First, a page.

Variable Stars 2018
Unless stated otherwise all variable star charts or phase diagrams were constructed from data taken with a William Optics Megrez 90 telescope with a 0.8x focal reducer and with an Atik 460EX CCD camera through a Johnson V photometric filter. Exposures are chosen to avoid saturating the variable star or any of the comparison stars.
The target star is located using SGPro software with plate solving. The data is analysed with the free software Muniwin and the final chart produced in Excel. To produce a phase diagram I have used Peranso.
Finder charts have usually been obtained from the AAVSO website together with details of suitable comparison stars. All results have been submitted to the BAA and AAVSO.
Eclipsing Binary star AB Cassiopeia
The chosen exposure time for these readings was 10s. The gap in the readings is where I performed a meridian flip after which the gear did not behave for a while.
This chart shows the primary eclipse.
Eclipsing Binary Star AD Andromeda
The chosen exposure time for these readings was 20s. There was a near full Moon and the target star was of lowish altitude which may explain the scatter of the readings. Using the program Peranso with these and readings taken last year I determined the period of this binary to be 0.9862 days which agrees with the value given by aavso.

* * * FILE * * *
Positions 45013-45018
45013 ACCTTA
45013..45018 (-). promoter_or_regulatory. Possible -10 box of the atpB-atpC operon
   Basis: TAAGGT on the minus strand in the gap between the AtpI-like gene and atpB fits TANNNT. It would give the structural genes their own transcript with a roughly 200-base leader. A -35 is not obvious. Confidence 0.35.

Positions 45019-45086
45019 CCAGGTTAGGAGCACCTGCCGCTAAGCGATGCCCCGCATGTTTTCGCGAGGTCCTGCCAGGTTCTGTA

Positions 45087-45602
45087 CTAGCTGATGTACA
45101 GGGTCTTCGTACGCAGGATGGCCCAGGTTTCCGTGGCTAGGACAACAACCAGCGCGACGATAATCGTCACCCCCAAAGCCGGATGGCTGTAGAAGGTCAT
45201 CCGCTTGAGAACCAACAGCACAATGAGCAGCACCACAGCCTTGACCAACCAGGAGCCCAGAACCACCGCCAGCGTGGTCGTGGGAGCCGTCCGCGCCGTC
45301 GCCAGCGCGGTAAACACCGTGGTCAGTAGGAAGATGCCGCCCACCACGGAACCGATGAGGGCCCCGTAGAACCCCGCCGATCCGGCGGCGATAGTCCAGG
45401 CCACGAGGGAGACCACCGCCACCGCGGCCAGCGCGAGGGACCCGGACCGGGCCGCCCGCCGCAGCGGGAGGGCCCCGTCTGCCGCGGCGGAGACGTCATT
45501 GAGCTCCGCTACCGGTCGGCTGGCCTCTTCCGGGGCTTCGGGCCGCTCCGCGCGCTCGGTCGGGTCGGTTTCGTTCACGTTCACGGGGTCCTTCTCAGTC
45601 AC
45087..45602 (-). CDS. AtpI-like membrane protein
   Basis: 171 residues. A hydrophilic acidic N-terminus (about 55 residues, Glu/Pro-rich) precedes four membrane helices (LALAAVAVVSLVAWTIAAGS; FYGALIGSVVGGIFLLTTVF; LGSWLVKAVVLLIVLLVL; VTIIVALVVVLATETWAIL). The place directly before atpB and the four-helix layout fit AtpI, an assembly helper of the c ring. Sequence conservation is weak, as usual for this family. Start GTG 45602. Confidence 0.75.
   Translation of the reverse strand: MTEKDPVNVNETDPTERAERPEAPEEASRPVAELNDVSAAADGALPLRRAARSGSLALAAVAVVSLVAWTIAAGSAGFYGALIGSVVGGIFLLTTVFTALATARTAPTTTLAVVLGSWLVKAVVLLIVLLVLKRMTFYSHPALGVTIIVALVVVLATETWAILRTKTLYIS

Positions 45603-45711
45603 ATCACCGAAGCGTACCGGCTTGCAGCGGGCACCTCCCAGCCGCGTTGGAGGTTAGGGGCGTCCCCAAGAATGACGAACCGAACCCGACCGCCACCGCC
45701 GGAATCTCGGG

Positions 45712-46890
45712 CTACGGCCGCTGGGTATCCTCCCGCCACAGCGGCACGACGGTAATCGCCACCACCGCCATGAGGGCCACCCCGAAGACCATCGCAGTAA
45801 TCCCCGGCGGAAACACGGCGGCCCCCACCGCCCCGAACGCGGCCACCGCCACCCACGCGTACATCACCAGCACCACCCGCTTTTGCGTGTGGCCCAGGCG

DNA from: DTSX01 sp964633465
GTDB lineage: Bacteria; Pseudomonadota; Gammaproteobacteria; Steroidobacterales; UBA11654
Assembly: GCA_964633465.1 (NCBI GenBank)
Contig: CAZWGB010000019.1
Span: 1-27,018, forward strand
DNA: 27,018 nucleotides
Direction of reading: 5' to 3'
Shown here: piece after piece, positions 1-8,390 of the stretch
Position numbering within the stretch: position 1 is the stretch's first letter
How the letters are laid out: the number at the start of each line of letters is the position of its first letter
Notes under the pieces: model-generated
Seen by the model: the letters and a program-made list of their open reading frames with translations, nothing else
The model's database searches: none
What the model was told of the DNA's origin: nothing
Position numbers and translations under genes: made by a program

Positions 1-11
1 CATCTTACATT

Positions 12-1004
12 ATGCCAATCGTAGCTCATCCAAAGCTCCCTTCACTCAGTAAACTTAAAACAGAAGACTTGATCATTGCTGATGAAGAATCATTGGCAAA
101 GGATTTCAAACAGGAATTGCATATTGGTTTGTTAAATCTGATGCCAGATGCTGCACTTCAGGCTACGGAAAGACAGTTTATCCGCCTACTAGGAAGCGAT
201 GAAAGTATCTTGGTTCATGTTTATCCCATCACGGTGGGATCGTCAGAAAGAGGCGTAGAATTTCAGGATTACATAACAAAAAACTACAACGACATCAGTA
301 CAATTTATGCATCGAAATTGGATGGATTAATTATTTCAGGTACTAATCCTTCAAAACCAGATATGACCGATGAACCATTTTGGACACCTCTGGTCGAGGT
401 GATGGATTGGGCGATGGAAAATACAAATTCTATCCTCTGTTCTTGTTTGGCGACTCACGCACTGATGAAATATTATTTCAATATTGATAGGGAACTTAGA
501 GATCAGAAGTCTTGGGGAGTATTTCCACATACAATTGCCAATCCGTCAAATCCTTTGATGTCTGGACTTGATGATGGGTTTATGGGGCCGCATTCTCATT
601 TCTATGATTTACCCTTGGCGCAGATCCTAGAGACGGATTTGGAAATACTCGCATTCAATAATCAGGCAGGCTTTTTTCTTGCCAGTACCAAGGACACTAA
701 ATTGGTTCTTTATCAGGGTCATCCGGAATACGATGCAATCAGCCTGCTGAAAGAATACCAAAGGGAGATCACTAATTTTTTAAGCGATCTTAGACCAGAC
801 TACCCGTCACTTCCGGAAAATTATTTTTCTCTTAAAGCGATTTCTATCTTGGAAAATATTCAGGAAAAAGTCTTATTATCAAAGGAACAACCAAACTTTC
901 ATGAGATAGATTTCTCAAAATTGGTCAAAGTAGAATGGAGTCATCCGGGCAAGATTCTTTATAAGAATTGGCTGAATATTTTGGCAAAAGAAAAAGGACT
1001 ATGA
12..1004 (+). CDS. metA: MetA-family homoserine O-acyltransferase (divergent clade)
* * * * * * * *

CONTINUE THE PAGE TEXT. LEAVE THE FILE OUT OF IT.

Strangely the time of the primary minimum was about an hour different from the Krakow prediction of 22:54 UT. On further investigation it turns out that the Krakow database predictions for this star is based on 15 year old data and an hours difference now could be produced with just one second in the time period. This data has been submitted to them for possible updating of their predictions.
Pulsating variable star YZ Boo. All of my previous variable star measurements have been of eclipsing binary stars where the change in brightness is due to one star coming in front of the other. YZ Boo is a single star that pulsates radially and so causing a brightness fluctuation.
The process behind this is essentially the same as in Cepheid variables. Main sequence stars are in equilibrium. There is an outward force due to the internal pressure which depends on the temperature and an inward force due to gravity. The driving mechanism behind "self-
These results were obtained with my Megrez 90 and Atik 460EX CCD camera. Multiple exposures of 20s were taken with the aid of SGPro and the data analysed with the free software Muniwin.
Pulsating variable star YZ Boo.